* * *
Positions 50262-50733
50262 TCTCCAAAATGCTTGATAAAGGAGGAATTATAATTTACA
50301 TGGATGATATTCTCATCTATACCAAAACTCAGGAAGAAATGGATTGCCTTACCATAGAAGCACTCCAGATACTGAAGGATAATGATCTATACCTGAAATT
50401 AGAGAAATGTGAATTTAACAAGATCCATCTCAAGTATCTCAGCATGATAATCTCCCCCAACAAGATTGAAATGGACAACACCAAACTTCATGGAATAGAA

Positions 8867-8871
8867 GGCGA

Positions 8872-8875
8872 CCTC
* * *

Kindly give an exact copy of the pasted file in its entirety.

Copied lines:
Positions 50262-50733
50262 TCTCCAAAATGCTTGATAAAGGAGGAATTATAATTTACA
50301 TGGATGATATTCTCATCTATACCAAAACTCAGGAAGAAATGGATTGCCTTACCATAGAAGCACTCCAGATACTGAAGGATAATGATCTATACCTGAAATT
50401 AGAGAAATGTGAATTTAACAAGATCCATCTCAAGTATCTCAGCATGATAATCTCCCCCAACAAGATTGAAATGGACAACACCAAACTTCATGGAATAGAA

Positions 8867-8871
8867 GGCGA

Positions 8872-8875
8872 CCTC